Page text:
Lululemon has no Marketing Department, no advertising, and no celebrity endorsements, but it ranks second only to Apple and Tiffany in North America in terms of sales efficiency per square meter of a store. What makes Lululemon such a commercial success story in North America? And why does Lululemon cost so much but many people still buy it? Let’s take a look at its troika.
Why does Lululemon Cost so Much: 3 Reasons
First, Lululemon’s consumer group is targeted at the “new middle class”, who are less price-sensitive but more concerned with quality. Lululemon’s ideal customer looks like this: “A 32-year-old single woman named Ocean making $100,000 a year. She’s busy, and she has her own apartment, she is active and stylish and spends an hour and a half exercising every day.”
Second, lululemon’s target product. In the past, the sportswear industry has always been functionally driven, constantly developing new technologies and functions of clothes, but why can’t you wear nice clothes while exercising? Add fashion and design to functionality and you have athleisure, the new market. This style of clothing can be worn for sports or casual wear.
Lululemon is the creator and leader of the “athleisure” trend. But now more and more brands are joining the athleisure movement. A host of disparate brands are competing in this category: sportswear brands Nike, Adidas, Under Armour, fast fashion brands H&M, Gap, Old Navy, Target, Victoria’s Secret. After Kanye West, celebrities are jumping on the bandwagon. Beyonce, Selena Gomez, Heidi Klum, Carrie Underwood, and Jessica Simpson have all launched their own sportswear lines.
In The face of such strong competition, Laurent Potdevin, former CEO of Lululemon, said, “Lululemon is a functional fashion brand, which is The biggest difference from other lifestyle brands.” So they not only pay attention to the functional comfort of sports but also play their own fashion design expertise.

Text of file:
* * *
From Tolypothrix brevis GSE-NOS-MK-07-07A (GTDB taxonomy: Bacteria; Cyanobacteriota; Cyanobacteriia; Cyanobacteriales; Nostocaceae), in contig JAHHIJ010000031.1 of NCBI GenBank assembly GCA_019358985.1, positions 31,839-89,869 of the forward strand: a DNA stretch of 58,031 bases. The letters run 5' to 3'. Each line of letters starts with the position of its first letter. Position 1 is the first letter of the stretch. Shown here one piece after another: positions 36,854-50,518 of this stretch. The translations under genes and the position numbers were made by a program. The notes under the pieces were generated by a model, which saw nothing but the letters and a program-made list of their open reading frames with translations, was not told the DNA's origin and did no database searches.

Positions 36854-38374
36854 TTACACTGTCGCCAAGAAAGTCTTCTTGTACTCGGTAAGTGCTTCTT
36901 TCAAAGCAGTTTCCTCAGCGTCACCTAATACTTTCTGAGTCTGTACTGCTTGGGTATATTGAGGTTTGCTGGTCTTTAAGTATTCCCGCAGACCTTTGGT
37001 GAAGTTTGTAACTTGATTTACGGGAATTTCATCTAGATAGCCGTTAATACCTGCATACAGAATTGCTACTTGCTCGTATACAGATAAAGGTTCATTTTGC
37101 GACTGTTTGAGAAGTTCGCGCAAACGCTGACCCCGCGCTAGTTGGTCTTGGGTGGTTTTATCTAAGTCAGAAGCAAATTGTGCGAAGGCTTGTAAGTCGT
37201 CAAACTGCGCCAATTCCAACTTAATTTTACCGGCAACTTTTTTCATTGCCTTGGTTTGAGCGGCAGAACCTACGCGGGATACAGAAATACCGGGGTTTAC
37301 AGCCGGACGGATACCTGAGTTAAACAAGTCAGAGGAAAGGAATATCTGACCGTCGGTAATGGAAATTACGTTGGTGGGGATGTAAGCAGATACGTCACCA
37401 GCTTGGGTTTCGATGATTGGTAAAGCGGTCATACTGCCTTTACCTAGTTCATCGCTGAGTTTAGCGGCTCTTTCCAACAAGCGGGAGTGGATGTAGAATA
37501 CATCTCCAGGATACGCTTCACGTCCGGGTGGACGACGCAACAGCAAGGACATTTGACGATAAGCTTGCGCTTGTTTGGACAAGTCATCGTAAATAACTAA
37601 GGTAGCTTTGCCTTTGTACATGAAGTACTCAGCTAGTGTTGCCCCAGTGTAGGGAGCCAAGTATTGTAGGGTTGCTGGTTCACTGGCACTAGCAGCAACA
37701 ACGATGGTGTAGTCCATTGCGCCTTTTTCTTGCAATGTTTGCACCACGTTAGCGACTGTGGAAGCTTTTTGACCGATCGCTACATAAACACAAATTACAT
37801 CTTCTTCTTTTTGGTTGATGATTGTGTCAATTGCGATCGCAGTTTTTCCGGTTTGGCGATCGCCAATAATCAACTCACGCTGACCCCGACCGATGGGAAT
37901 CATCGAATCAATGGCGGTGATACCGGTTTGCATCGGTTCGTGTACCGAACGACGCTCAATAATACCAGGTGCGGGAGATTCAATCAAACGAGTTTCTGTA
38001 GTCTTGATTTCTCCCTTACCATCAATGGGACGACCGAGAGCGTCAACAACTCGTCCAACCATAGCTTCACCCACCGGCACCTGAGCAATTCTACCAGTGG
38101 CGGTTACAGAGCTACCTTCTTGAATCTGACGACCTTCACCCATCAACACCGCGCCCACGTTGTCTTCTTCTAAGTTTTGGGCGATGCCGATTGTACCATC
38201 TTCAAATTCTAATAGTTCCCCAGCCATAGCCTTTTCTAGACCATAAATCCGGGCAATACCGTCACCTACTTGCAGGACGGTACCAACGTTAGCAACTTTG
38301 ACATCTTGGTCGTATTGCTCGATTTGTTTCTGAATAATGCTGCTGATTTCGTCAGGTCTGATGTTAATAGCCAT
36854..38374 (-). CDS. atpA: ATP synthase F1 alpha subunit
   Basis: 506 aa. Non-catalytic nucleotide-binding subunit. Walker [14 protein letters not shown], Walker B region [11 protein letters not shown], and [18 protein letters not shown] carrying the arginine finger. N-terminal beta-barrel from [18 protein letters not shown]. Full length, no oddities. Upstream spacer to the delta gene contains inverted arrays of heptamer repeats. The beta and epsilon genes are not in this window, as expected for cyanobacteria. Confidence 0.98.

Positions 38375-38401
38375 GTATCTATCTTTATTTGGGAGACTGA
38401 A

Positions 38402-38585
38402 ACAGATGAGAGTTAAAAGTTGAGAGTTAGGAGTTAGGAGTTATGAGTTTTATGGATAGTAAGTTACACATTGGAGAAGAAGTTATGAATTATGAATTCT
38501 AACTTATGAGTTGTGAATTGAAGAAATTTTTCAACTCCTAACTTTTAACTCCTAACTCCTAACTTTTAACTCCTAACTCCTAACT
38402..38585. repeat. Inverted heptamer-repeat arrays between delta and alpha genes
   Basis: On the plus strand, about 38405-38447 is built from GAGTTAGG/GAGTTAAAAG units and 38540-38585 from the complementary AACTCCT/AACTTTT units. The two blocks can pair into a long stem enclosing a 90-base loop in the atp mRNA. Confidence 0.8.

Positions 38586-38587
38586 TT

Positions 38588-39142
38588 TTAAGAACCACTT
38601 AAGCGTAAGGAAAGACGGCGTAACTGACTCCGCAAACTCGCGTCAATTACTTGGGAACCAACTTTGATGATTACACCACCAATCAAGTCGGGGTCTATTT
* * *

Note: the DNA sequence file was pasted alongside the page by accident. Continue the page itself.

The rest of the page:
Lululemon has a special community culture, and the way it promotes its brand is mainly through its user community.
At first, Chip Wilson, the founder, relied on the model of cooperating with coaches and sponsoring community yoga classes to create a community and group atmosphere, which accumulated a large number of fans in a short period of time and thus stood out from many sports brands. After that, in each city, they send a team to participate in local yoga-related activities, find and dig out “opinion leaders” in the field of yoga, let them experience the product, and persuade them to act as “community contacts”.
Every Lululemon shop assistant is an “educational babe,” like Starbucks habit of calling a shop assistant a buddy; In the same way that Nike calls store managers coaches and store employees athletes, Lululemon is telling consumers its brand story, those store employees with special names play as story-builders.
Educators will find the most popular yoga or other trainers in the local community to serve as “ambassadors,” who are given free clothes or discounts by Lululemon. Ambassadors are usually including yoga teachers or students who have studied yoga for many years. They can teach yoga in showrooms in their spare time. The showrooms are one of the places where is lululemon sold.
As a result, every time when Lululemon enters a new city or country, it is by building communities first, in the form of Show Room and Ambassador, so that people can get to know the brand and therefore build customer relationships, thereby integrating into the local market.
In addition to making and selling yoga clothes, Lululemon promotes a lifestyle and philosophy
“Lululemon is not just about functionality, we are also about shaping a lifestyle.” This is an active, sunny lifestyle known as a “sweat life.”
The typical Lululemon fanboy will pay $92 for a pair of the brand’s sweatpants. Nike’s sweatpants cost around $60 and Under Armour’s $70. The fact that consumers flocked to the significantly higher prices suggests Lululemon has become more than just a clothing brand, but a lifestyle. Lululemon’s shopping bags, stamped with inspirational messages, are almost ubiquitous on America’s Upper East Side.
In Another city, West Chester, Lululemon yoga seems to have become such a social tool that one woman, who recently moved to the area, said women here all wear Lululemon yoga suits.
Lululemon makes the women who wear it feel beautiful and symmetrical. That’s why Lululemon costs so much but many fans, even if they don’t do yoga, insist on wearing Lululemon, which is not cheap.